“Ohioans have spoken, and they want a later school start date, according to a new poll. The Ohio Travel Association released. The Ohio Travel Association released data from a survey that was done in response to Senator Gayle Manning’s introduction of Senate Bill 34, which would make starting school after Labor Day the default.”


Cleveland Plain Dealer: Majority of Ohio voters support starting the school year later, according to travel association survey

“A majority of Ohio voters, including both parents and teachers, support starting the school year later in the summer — in contrast to a statewide trend that has more districts opening earlier, as early as the first week of August.  A survey commissioned by the Ohio Travel Association found that 71 percent of voters said schools shouldn’t start before the end of August. Among the reasons why: High temperatures in August that make learning difficult.”


Canton Repository: Teen artists display a winning creative spirit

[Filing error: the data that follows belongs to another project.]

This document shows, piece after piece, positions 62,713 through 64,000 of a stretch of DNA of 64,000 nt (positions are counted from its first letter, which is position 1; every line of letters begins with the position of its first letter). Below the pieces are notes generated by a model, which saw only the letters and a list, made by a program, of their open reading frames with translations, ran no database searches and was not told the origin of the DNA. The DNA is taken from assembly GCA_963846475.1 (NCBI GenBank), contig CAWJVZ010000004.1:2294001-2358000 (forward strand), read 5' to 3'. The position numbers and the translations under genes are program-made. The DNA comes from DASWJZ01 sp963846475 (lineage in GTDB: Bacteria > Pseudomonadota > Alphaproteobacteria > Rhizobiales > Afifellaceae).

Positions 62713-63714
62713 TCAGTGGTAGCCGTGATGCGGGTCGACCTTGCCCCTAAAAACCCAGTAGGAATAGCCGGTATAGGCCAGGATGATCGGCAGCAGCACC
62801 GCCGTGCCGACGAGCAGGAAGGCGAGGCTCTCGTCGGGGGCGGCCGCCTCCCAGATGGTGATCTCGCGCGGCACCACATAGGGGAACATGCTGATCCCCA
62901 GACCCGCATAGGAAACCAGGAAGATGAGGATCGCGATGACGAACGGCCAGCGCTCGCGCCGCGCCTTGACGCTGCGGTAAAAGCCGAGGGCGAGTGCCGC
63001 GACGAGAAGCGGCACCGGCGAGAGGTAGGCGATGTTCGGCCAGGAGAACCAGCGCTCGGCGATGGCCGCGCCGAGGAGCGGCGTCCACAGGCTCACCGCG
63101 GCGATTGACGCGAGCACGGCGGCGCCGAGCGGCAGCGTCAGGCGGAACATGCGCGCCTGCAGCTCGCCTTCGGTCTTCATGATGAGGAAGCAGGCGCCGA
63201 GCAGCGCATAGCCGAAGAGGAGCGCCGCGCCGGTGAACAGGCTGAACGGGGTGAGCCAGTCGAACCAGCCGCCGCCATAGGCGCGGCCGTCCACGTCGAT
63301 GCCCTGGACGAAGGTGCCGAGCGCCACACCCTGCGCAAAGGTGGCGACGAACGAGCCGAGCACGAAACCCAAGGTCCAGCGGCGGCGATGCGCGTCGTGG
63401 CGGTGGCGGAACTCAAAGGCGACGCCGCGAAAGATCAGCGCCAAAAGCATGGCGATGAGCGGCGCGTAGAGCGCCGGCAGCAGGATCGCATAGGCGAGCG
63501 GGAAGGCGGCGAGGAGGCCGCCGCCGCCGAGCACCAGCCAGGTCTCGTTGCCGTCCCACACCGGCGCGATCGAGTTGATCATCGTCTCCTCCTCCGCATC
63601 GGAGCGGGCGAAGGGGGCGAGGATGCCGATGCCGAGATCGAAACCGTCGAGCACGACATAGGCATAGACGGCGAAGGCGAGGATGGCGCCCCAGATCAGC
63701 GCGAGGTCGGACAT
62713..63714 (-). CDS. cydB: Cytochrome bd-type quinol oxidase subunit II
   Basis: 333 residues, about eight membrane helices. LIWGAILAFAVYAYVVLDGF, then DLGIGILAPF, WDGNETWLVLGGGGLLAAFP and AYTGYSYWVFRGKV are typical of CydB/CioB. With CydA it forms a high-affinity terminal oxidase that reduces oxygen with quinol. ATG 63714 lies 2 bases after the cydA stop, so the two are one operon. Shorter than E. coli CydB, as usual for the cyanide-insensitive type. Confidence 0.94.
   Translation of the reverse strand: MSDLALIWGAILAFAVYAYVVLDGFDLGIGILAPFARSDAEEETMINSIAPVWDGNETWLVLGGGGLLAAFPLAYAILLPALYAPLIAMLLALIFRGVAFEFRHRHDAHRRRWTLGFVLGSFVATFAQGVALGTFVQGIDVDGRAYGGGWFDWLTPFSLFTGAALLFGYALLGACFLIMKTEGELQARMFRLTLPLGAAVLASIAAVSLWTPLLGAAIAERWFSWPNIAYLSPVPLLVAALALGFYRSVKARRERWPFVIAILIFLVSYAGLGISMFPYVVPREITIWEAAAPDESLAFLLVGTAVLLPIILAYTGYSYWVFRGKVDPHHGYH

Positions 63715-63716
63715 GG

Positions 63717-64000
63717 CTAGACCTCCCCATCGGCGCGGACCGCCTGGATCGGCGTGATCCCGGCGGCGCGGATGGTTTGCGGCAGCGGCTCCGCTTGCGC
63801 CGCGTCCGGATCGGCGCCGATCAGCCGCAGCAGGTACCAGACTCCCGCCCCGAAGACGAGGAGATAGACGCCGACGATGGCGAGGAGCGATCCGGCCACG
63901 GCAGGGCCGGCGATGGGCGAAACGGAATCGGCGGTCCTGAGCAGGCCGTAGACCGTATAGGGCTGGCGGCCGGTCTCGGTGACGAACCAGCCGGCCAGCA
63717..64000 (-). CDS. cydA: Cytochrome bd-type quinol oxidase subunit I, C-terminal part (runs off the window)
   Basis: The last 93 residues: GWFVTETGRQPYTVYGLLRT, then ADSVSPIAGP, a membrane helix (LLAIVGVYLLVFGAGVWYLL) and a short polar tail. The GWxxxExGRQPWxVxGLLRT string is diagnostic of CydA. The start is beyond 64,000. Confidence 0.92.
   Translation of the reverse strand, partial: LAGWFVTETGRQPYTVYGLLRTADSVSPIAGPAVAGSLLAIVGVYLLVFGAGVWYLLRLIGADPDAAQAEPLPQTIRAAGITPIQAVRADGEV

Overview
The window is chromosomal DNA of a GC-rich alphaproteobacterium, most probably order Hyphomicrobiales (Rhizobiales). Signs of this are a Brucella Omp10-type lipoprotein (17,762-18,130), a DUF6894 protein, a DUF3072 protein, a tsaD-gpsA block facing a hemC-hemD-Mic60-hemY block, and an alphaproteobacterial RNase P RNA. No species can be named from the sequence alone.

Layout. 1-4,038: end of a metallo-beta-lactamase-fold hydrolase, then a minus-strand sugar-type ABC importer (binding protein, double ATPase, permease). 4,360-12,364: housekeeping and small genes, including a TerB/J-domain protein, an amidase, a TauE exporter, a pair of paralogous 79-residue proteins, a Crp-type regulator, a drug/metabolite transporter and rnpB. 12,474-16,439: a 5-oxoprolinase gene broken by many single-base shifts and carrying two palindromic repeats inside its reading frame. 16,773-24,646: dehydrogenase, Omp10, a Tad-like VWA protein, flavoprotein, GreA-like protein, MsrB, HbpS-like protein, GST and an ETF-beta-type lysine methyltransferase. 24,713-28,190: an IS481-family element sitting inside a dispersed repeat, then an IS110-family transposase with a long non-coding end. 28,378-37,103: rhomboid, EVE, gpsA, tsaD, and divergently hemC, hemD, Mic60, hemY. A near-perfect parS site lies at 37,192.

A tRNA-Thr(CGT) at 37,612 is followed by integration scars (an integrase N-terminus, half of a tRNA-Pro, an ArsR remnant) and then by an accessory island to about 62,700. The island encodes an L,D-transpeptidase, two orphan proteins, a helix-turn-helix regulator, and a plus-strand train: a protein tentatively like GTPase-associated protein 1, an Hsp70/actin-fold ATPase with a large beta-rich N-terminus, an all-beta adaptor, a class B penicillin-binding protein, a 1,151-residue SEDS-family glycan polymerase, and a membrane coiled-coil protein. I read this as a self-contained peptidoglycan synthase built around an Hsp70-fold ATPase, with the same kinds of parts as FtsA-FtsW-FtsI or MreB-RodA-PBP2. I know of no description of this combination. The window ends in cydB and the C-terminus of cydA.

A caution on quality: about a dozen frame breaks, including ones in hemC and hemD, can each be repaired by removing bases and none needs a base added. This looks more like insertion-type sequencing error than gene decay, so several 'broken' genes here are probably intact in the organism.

“It’s impressive and encouraging to wander through multiple galleries of the Canton Museum of Art and see walls hung with vibrant, imaginative artwork created by area high school students.

The 27th annual Stark County High School Art Exhibit, on view through April 8, offers young artists the opportunity to have their work displayed in a museum setting. The more than 100 pieces included were selected by the students’ art teachers for both originality and technique. The show contains a variety of styles, themes and media, including watercolor and acrylic paintings, drawings, mixed media, collages and photographs.”


Columbus Dispatch: Editorial: On second thought, Ohio is No. 32 for funding poor and minority students

“Ohio’s not doing such a great job after all, it seems, in directing extra school funding to districts with more poor and minority students. A recent national report that said Ohio was second-best in the nation on this measure probably is mistaken, and that fact is one more illustration of how convoluted the state’s school-funding system is.”



Module One: Program Development – Teaching Artist Preparedness